New program bridges gap between research and market

August 13, 2014

Four University of California, Davis, researchers have been given $50,000 each in the inaugural year of a competitive grant program aimed at facilitating the conversion of technology generated from university research into commercial applications.

The UC Davis Science Translation and Innovative Research (STAIR) Grant program provides university funding and support for innovative research, thereby allowing selected researchers to generate early proof-of-concept models to demonstrate commercial feasibility. Typically, funding for this very early stage of commercialization can be difficult to obtain, creating a gap between cutting-edge academic research and market uptake.

The new program is offered by Venture Catalyst, a unit within the university's Technology Management and Corporate Relations division of the Office of Research.

"Our goal is to help bridge this gap via programs developed and implemented through Venture Catalyst," said Dushyant Pathak, associate vice chancellor for technology management and corporate relations in the Office of Research. "With the STAIR Grant program, we hope to elevate the commercial potential of the remarkable research being conducted at UC Davis so that society can realize its benefits through future commercialization."

Each of the finalists is provided not only financial help but is paired with industry mentors who have volunteered to help guide the research teams on how to make the often difficult transition from academic research to commercial viability.

The four finalists were selected from a total of 38 applications. That larger group was narrowed down to 14 finalists through a rigorous multistage review process that included internal domain experts as well as external industry members.

The 2013-14 STAIR Grant awardees are:The awardees were selected based on their technical merit, commercial potential, and alignment with the STAIR program's objectives.

One of the awardees, Jared Shaw, associate professor of chemistry at UC Davis, has discovered and is developing a novel class of antibiotics to treat drug-resistant infections, an area of growing concern within the U.S. and abroad.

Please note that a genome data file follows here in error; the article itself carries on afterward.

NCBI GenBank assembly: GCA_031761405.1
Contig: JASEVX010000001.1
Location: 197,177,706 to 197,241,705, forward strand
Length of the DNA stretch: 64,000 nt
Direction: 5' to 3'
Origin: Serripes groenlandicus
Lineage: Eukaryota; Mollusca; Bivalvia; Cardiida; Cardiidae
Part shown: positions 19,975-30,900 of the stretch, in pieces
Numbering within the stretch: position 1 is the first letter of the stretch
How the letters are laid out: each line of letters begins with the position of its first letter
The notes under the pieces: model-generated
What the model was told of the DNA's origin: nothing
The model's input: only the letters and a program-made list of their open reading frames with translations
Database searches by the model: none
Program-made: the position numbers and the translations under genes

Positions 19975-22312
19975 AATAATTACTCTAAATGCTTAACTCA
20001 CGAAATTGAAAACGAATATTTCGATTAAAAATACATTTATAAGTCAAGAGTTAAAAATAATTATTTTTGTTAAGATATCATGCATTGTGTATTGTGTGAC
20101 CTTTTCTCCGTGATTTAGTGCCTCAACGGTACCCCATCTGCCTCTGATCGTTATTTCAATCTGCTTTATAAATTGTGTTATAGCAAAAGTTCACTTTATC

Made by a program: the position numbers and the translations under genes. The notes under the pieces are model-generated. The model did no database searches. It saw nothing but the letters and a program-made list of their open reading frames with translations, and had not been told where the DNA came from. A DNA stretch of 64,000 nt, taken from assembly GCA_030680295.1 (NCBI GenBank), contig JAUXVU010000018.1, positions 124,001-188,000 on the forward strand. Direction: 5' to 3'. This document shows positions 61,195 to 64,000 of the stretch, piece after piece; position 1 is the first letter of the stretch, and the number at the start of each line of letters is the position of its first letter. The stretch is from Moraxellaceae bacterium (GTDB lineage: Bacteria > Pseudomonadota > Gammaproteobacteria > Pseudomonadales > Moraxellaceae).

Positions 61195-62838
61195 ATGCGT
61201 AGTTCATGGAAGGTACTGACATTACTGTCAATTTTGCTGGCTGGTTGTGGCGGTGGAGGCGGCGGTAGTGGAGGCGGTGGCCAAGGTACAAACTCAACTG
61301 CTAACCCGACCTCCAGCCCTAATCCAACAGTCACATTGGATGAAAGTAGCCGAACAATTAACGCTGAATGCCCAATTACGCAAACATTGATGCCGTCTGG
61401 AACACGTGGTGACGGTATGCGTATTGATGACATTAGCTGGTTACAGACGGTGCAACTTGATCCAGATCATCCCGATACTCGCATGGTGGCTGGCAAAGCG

"I am really grateful that the STAIR program was launched by Venture Catalyst," Shaw said. "Funding of this type is the missing link necessary for supporting translational research at universities and will be a positive force at UC Davis."

The funding from this grant will allow Shaw to further develop his discoveries and to generate additional preclinical data needed to support future testing of novel drug candidates.

The STAIR Program is one of several programs that Venture Catalyst is developing to support translational research and new venture development at UC Davis. These efforts are beginning to pay dividends, as the university launched 14 commercial startups during the last year, nearly twice as many as the preceding year and the largest number of new ventures based on UC Davis technology to be started in a single year. Venture Catalyst works closely with campus and local community resources, including the university's Child Family Institute for Innovation and Entrepreneurship and the Engineering Translational Technology Center, to support the conversion of university research into commercial applications.
The Technology Management and Corporate Relations division of the UC Davis Office of Research includes Venture Catalyst, the Office of Corporate Relations and InnovationAccess, and is responsible for enabling the infrastructure and relationships necessary to effectively convert research into commercial applications that benefit society. The Office of Research is the primary administrative unit within UC Davis responsible for providing services and resources to all of the university's faculty, students and staff to support university research. Led by Vice Chancellor for Research Harris Lewin, the Office of Research is the catalyst for advancing the research mission at UC Davis.

University of California - Davis

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